Before sending an application to the FDA, sponsors must also pay medical device establishment user fees and provide various other documentation, including eCopy (electronic copies of FDA device submissions), eSTAR (electronic submission template and resources), and an outline of small business determination program highlighting price reduction in user fees. When preparing applications, sponsors should consider important aspects of regulation including design controls, nonclinical testing, consensus standards, clinical evidence, and labeling requirements.

What happens after the FDA receives the application?

The FDA will perform a series of reviews. An administrative review will be conducted to ensure that the submission is sufficiently complete to FDA standards. After the administrative review, device submissions will then undergo an interactive review. During the interactive review, the FDA will contact applicants and efficiently move through the review. Sponsors are also able to track their submissions through an online portal provided by the FDA.

After the FDA reviews the device and decides that it can be brought to market, a series of steps must be taken before the device is available to patients.  Note that all of the step components may not be applicable for DTx products, as a physical product is not created.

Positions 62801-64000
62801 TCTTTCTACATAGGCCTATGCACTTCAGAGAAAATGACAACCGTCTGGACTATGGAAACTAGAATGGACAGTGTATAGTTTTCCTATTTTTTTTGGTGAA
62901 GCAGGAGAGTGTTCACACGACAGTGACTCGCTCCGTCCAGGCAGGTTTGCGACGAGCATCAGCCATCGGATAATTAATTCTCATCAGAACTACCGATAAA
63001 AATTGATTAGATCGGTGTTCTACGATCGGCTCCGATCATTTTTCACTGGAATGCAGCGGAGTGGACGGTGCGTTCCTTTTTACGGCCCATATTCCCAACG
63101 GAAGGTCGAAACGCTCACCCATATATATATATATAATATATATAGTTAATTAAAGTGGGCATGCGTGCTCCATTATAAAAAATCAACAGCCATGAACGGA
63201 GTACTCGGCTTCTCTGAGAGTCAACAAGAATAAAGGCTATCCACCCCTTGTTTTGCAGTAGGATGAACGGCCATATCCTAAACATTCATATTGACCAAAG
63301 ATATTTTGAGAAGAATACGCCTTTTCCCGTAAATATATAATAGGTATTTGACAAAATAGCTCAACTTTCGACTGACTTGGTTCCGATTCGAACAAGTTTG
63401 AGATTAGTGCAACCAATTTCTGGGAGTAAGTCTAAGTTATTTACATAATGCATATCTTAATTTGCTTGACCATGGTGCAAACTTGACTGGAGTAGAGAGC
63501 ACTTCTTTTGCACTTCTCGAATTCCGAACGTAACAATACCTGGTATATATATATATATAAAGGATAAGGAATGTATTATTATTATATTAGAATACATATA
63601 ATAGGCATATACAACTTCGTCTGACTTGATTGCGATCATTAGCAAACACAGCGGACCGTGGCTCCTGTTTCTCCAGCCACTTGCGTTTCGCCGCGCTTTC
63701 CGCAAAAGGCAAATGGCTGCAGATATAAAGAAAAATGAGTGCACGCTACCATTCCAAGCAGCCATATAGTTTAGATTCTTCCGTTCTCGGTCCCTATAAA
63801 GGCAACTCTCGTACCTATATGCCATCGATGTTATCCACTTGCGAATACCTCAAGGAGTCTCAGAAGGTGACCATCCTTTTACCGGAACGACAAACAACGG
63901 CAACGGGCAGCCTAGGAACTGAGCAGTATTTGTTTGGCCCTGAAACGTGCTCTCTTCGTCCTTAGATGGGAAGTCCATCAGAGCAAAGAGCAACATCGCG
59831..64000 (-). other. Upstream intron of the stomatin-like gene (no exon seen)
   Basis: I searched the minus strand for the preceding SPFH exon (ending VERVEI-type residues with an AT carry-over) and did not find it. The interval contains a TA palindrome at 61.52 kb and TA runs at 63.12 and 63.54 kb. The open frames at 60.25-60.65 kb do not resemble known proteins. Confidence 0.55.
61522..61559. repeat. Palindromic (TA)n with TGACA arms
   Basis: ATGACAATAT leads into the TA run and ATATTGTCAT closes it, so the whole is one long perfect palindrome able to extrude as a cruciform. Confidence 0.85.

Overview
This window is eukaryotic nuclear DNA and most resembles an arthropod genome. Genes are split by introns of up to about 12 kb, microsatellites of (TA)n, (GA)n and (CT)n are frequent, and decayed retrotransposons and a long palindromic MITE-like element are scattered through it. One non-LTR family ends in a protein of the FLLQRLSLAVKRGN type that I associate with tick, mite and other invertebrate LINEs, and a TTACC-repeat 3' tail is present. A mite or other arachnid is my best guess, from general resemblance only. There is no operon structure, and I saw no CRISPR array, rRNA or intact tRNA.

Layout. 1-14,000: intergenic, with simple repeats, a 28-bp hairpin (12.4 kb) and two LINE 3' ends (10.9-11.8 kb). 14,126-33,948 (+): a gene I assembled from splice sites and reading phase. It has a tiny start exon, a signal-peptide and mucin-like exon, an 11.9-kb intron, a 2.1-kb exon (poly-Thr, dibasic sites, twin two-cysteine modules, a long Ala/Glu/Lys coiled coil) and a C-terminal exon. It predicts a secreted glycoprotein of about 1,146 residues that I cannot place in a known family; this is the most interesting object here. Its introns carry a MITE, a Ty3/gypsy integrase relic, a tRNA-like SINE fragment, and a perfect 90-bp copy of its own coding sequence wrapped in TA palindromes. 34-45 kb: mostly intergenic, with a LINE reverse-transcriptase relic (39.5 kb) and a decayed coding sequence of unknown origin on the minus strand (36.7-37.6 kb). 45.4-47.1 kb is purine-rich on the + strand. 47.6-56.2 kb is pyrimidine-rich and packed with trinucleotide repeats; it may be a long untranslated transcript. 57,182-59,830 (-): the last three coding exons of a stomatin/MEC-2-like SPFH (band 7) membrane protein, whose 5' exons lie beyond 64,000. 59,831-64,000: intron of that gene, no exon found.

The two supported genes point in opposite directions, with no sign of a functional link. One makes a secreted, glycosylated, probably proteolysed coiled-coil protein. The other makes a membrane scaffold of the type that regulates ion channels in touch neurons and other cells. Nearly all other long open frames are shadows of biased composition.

1. Sponsors must register their organization, their location, and list the medical device(s) they market with the FDA.
  2. Sponsors must practice Good Manufacturing Practices when producing the device
  3. Sponsors must follow labeling requirements and follow regulations established by the FDA.
  4. Sponsors must ensure that their devices are not misbranded or adulterated.

Is there any way to expedite this process?

Yes, the FDA established a new program in 2017 called the Breakthrough Devices Program which expedites the process, allows sponsors to receive feedback more quickly, design flexible clinical trials, and ultimately get the device to market quicker. As of 2021, 617 medical devices qualified for the program. For example, EndeavorRX, the video game for children with ADHD, took this route. By expediting the approval process, digital therapeutics are made available faster to help more people.

Similarly, the FDA developed the Safer Technologies Program (STeP) to expedite the approval of devices for less serious conditions.

Finally, the FDA implemented a precertification pilot program consisting of nine volunteer companies with the goal of developing a new regulatory framework focusing on medical devices and technology. While the pilot program is still in progress, it was designed to be adaptive to fix medical software glitches as quickly as possible. Interestingly, the FDA regulates the companies rather than the devices themselves under this model.

Where do digital therapeutics fit in?

As of now, digital therapeutics follow the same pathways as other devices in the market.  Do you think that a new regulatory framework designed specifically for digital therapeutics will come into effect as a subset of medical devices? How do you think this will impact the market?


Posted August 2023